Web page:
For many listeners, hearing some of history’s greatest classical works can be a transportive experience. You’re sliding your headphones on one minute, and the next, a composer’s personality comes to life within your mind. Soon enough, Samuel Coleridge-Taylor, Rebecca Clarke, and Edvard Grieg begin to feel like old friends. But the effect might not be so comforting if, say, Beethoven showed up at your door one night.
As you’ll soon discover, that hasn’t stopped long-dead classical music icons from (allegedly) returning to the land of the living, leaving orders and nuggets of wisdom in their wake. One word of caution: you might want to read these stories with the lights on.
Tears of the “Unknown Normal”
Chopin’s restless spirit strikes again! In fact, this story is just one of several spooky experiences pianist Byron Janis has had involving the late composer. Feeling a supernatural link with Chopin, Janis was once gifted a rare cast of the composer’s face from Georges Sand’s estate, which he proudly displayed on his piano. One day, guests who were visiting Janis’ family at home asked about the mask – and suddenly, something remarkable happened. Salty fluid began to leak from the cast’s eyes, followed by a frothy foam bubbling forth from its mouth, leaving the family and guests in awe and “terribly shocked.” Janis’ explanation for the incident? The mask was crying tears of joy – and “Chopin was happy he could communicate, somehow, with the current world.”
As for Janis’ attitude toward uncanny moments like this one, we’ll let him explain. “I don’t like the word ‘paranormal,’ I like ‘unknown normal, because that’s what it really is,” he shared in an NPR feature. “Things are unknown, and once they become known then they become normal after a bit.”
Chad Lawson’s Audience of One
Two years ago, North Carolina’s own Chad Lawson was wrapping up a soundcheck at Austin’s Paramount Theatre when he got the idea to snap a few pictures of the empty recital hall for social media. Three quick taps in rapid succession later, Lawson had what he needed and carried on with his day. However, while scrolling through the pictures to make an Instagram post later that night, he noticed something odd: although he believed he had been alone in the hall, someone was standing on the mezzanine floor in the second snap. In the first and third pictures, no one was there.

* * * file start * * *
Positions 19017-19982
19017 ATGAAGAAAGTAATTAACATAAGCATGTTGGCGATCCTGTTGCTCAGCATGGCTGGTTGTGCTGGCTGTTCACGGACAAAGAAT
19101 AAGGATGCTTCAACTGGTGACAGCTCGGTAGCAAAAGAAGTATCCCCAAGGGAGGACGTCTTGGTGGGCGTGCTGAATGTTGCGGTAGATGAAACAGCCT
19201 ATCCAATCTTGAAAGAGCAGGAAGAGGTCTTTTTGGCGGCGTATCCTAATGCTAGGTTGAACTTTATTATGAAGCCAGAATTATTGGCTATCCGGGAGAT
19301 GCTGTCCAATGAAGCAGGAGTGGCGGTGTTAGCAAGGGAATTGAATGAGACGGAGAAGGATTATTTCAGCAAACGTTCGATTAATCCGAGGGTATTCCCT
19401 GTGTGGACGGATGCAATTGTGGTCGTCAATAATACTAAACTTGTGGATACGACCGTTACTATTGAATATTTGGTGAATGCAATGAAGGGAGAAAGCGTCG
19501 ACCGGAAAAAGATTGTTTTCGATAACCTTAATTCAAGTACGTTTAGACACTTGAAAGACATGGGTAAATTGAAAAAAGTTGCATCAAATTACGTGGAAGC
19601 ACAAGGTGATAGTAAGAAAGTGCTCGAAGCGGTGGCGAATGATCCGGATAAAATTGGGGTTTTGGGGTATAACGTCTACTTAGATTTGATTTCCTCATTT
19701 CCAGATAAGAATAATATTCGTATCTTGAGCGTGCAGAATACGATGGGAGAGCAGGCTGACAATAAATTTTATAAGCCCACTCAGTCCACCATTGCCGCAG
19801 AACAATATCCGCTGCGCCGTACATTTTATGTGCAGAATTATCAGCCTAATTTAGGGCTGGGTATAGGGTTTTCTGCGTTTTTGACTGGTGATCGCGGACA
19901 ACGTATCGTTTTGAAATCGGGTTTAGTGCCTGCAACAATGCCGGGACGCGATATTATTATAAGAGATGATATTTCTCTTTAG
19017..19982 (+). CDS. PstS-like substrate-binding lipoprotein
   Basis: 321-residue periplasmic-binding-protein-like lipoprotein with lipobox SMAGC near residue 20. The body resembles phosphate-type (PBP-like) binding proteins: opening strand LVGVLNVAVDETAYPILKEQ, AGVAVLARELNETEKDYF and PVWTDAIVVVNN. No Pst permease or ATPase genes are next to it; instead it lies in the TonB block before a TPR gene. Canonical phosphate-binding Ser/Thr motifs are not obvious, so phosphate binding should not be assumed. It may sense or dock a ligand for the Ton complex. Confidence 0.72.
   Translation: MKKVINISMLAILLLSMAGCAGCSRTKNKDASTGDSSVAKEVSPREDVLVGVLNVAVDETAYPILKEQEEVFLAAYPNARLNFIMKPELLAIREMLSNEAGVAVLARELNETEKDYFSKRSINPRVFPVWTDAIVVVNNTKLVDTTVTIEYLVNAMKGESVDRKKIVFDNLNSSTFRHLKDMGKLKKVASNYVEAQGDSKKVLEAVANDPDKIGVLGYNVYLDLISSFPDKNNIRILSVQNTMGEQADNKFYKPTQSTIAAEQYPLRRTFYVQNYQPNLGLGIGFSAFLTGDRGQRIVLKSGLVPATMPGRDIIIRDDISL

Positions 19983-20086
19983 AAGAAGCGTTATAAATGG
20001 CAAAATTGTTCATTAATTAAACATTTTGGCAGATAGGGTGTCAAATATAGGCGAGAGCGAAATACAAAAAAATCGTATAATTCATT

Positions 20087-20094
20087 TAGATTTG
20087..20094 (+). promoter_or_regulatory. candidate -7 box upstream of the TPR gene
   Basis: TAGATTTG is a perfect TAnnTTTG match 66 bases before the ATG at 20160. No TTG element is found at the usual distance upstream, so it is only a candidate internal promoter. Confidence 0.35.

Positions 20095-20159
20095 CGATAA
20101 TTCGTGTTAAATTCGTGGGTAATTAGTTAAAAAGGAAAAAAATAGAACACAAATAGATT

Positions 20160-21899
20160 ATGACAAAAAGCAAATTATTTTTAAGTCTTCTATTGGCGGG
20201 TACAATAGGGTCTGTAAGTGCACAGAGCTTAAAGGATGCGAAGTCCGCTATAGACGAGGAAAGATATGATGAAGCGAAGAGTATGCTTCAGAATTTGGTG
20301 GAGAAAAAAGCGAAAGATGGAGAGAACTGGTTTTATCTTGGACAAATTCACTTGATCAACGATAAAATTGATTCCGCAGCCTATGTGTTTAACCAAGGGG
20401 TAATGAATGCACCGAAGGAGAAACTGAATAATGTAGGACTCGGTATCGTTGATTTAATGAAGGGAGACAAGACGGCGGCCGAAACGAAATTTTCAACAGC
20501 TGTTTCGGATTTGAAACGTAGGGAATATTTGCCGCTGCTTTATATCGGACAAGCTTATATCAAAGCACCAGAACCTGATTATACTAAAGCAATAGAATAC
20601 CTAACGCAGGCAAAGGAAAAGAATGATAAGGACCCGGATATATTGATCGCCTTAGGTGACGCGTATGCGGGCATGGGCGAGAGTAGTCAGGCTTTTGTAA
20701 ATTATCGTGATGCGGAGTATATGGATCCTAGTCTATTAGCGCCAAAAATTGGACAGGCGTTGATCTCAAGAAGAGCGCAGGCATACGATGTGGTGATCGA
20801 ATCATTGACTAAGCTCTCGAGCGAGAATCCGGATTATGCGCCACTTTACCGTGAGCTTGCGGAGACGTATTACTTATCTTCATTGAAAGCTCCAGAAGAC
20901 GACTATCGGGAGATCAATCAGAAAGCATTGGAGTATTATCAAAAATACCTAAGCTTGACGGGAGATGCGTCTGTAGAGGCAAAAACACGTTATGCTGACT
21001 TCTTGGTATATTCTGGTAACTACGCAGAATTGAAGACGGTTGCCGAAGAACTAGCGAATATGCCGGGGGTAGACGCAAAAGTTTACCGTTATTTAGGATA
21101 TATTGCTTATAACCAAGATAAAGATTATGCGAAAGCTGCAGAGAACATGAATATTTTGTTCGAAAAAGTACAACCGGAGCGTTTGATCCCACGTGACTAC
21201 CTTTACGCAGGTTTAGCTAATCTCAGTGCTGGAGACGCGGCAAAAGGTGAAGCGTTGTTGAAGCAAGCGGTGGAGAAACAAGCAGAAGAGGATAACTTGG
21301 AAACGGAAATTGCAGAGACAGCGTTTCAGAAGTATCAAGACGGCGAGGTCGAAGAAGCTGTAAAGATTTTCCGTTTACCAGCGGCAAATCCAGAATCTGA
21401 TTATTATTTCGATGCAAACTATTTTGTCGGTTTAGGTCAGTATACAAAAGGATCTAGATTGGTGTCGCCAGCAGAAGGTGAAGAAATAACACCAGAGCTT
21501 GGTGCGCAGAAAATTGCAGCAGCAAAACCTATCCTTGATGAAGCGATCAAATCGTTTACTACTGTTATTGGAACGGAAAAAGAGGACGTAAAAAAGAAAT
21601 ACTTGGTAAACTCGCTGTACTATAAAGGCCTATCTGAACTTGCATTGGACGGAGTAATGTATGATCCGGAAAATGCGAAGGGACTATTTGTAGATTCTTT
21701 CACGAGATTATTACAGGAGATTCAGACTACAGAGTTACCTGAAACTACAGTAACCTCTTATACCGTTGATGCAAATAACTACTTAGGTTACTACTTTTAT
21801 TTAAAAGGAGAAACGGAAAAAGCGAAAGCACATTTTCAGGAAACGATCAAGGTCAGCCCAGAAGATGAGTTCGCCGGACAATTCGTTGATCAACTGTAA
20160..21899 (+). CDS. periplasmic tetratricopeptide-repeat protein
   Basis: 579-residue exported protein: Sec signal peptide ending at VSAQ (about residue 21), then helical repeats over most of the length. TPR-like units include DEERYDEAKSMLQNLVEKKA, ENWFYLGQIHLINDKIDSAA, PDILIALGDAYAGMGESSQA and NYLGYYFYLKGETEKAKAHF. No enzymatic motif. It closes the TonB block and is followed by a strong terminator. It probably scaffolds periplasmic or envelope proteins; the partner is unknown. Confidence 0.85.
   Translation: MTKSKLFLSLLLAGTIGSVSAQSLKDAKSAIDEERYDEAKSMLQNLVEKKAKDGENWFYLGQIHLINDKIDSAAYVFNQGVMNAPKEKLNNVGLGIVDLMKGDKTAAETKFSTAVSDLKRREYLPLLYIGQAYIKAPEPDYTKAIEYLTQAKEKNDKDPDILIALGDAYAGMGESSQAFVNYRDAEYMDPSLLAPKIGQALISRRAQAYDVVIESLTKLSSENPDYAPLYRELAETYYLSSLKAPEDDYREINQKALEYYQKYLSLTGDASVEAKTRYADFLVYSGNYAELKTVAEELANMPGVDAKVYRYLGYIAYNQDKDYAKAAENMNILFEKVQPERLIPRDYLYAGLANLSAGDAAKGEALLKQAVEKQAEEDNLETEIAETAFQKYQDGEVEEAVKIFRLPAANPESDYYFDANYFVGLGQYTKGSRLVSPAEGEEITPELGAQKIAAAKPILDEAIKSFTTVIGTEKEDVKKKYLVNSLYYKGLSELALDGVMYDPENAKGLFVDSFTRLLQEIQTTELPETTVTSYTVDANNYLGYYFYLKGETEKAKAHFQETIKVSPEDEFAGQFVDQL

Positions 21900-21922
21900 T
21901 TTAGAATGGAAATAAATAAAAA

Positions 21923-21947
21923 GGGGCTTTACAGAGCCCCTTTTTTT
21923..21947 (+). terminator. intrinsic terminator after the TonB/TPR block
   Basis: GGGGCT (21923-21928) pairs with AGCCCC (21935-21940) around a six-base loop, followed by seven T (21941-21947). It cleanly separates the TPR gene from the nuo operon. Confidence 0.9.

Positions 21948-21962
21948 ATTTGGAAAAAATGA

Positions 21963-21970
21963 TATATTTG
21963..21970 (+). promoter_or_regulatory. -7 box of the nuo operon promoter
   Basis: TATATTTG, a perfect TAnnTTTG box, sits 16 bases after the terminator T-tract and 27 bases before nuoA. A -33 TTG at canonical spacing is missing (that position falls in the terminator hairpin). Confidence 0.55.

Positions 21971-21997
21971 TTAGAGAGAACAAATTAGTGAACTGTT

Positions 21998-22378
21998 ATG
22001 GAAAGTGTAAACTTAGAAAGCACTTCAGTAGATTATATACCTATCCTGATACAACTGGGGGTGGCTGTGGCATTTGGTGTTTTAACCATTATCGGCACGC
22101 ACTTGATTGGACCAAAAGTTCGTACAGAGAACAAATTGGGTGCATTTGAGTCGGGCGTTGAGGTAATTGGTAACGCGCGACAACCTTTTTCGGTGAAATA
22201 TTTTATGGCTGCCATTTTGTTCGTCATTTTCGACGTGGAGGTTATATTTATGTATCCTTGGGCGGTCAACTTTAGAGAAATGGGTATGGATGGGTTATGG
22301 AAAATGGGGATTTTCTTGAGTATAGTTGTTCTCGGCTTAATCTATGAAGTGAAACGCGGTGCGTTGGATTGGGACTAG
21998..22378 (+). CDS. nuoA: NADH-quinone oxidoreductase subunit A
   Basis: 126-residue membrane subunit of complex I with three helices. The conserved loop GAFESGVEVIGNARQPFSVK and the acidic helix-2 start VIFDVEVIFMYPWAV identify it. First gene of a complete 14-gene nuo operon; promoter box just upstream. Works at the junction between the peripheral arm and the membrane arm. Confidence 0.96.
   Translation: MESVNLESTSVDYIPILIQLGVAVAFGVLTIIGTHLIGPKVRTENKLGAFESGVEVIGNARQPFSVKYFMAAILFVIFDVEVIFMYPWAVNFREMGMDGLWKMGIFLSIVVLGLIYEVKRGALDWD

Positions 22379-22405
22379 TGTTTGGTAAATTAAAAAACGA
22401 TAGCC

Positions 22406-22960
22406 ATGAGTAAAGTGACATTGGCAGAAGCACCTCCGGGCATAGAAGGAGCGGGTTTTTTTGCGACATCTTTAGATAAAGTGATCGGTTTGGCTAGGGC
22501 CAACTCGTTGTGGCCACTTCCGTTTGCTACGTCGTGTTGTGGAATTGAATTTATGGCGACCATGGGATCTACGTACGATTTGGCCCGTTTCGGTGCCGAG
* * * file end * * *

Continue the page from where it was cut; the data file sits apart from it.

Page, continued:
Soon, Lawson discovered that the theatre had a reputation for paranormal visits, in particular the specter of a woman in a white dress who often appeared in the mezzanine – exactly the type of figure that had appeared in his photo. Though there is no consensus about the spirit’s identity, some have guessed that she might be a relic of the Civil War era or a former projectionist, and audience members sometimes report an unexplainable feeling of discomfort in that area of the theatre. For now, all we can do is speculate (and get a glimpse of the haunting photos for ourselves).
Koussevitzky Gives His Blessing
Even in death, conductor, composer, and double-bassist Serge Koussevitzky wouldn’t trust just anyone with his beloved instrument. Years after the Maestro’s passing, his wife Olga accepted an invitation to hear the New York debut recital of the up-and-coming bassist Gary Karr, unaware that an eerily familiar face would be in attendance.
As Karr played, Olga was awestruck to see an apparition of her late husband, which appeared to embrace the young bassist. Olga would present Koussevitzky’s instrument to Karr as a gift days later, inspired by what she viewed as a sign from beyond the grave, and from that moment on the bass would be Karr’s faithful companion until his retirement forty years later.
In a fitting way to return the Koussevitzkys’ generosity, Karr donated the coveted instrument (now known as the Karr-Koussevitzky bass) to the International Society of Bassists, which has lauded the gift as “perhaps the best known bass in existence.” The jury’s still out on whether it’s also the most haunted bass in existence – but some who have played it, including bassist Dennis Whittaker, have sensed something more historical than ghostly. “It’s impossible not to feel the heritage of the instrument. Some say they feel a presence,” Whittaker explained in an interview with Culture Map Houston. “I’d like to think that it’s the spirit of Koussevitzky making sure that we are playing music right.”
Karr-Koussevitsky Bass (International Society of Bassists)
Serge The Musical Ghost: Great haunted instrument makes a spooky Houston debut (Culture Map Houston)